Sol kept moving as they reached the back stoop of one of the tenements. He knocked, once, twice, and the door flung open. She was a girl, well-tanned and lean. Ana had never been a good judge of ages, but she couldn’t have been much older than fifteen. Her face was red. She had been crying.

Sol’s expression softened. Korel looked away.  

“It seems you’ve already been told the news.”

The girl murmured a vague agreement. Her voice was shot; it cracked even when she was only speaking in a whisper. She looked them up and down suspiciously.

“I’m sorry, I don’t know your name. I’m Sol. I know your mother, Maya. This is Merya, and this is Korel. Would it be fine if we spoke with her?”

Her face twitched at the mention of Sol. She didn’t smile, but she her shoulders lowered, and she moved her hand away from her pocket. Something was in there, but it wasn’t large enough to be a gun.

“Can we talk inside?” She asked, “Your friends can come in. I just don’t feel safe out here.”

Ana looked around. The courtyard was empty except for them. Sol nodded to the girl and she let them in. It was a small home, but it was a very complete one. The furniture was all old and well-worn, but none of it was broken. If anything, the scuff marks and dents in the old wood and the aging soot in the fireplace made it feel well-loved. A little cloth divider separated one bed from another.

A room for two. Mother and daughter, but no sign of a husband, noted Ana.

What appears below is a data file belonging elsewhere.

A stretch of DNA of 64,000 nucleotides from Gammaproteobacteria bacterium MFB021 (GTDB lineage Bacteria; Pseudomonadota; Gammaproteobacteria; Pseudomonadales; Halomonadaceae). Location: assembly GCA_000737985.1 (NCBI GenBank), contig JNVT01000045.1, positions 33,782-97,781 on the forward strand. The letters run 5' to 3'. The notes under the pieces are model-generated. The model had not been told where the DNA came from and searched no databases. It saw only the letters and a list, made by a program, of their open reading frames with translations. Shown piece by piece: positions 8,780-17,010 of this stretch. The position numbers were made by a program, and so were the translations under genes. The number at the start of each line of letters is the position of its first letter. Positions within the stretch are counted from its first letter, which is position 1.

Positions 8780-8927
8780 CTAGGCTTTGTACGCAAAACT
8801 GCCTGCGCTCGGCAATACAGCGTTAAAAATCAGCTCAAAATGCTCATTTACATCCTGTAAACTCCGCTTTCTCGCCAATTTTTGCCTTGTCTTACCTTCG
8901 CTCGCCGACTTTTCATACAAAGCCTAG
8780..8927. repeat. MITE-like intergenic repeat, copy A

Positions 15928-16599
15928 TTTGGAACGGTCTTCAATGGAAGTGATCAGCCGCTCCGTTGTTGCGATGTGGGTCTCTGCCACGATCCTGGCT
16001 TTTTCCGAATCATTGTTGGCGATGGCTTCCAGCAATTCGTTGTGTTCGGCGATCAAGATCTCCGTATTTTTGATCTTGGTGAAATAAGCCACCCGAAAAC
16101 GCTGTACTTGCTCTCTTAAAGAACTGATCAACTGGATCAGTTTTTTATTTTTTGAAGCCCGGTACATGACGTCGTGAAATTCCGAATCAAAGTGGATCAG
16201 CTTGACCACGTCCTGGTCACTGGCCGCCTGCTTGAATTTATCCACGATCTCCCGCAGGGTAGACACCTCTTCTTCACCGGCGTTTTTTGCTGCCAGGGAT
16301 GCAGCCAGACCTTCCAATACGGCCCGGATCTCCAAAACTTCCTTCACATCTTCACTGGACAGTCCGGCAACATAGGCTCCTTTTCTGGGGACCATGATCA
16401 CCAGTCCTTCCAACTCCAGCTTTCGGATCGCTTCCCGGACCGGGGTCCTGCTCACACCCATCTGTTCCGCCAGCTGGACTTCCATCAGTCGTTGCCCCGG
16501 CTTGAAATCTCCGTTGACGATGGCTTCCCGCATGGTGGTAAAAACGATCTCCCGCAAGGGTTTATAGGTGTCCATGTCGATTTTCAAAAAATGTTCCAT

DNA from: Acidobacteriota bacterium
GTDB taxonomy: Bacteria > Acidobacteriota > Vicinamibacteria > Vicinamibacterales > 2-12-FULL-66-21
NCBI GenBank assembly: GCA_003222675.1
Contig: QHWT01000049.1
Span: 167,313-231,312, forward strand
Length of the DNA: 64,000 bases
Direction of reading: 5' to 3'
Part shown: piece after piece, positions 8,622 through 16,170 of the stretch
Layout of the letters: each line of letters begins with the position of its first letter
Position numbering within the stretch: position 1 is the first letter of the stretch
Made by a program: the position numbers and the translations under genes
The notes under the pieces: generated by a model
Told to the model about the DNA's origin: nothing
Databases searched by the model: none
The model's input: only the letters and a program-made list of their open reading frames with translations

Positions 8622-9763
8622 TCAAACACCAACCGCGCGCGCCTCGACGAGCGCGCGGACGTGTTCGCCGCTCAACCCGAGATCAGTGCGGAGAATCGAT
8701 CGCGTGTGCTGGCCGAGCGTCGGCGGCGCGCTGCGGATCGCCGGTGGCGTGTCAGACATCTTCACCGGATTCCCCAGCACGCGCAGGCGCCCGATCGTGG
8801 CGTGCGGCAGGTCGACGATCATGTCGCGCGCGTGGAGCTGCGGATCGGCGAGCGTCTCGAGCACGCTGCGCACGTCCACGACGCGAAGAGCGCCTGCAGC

The dishes were piled up in a washbasin. She had been alone for a while, or perhaps she didn’t have the time to clean them. 

She drew them to the kitchen, and she sat opposite them. The girl anxiously tapped her fingers on the edge of the table. She was in the room with them, but her mind was clearly somewhere else.

“Ishka, right?” Asked Sol, “I know we haven’t been properly introduced.” 

“Yes, I’m Ishka. Is my mother in trouble?”

Ana shook her head. Sol immediately began to reassure her.

“No, no. Not at all. I know she’s a trustworthy woman. She actually helped me once while I was doing my job. Why would she be in trouble?”

“She was supposed to come back from her work just yesterday. And then my uncle-”

She cut herself off. Ana wanted to extend a hand, but thought better of it. It could make things worse.

Sol leaned back. 

“I know Allatsha’s running that masquerade as an attraction for his party this year. It’s a big thing, has his staff on overtime. Are you sure that she isn’t just working a day longer?”


Ishka looked around again for some kind of invisible enemy. Ana followed her gaze slightly to the door.

“I made a mistake. I’m afraid that we might be paying for it.”

“We’re not here to hurt you,” said Korel, “I’m certainly not. I knew your uncle was a good man.”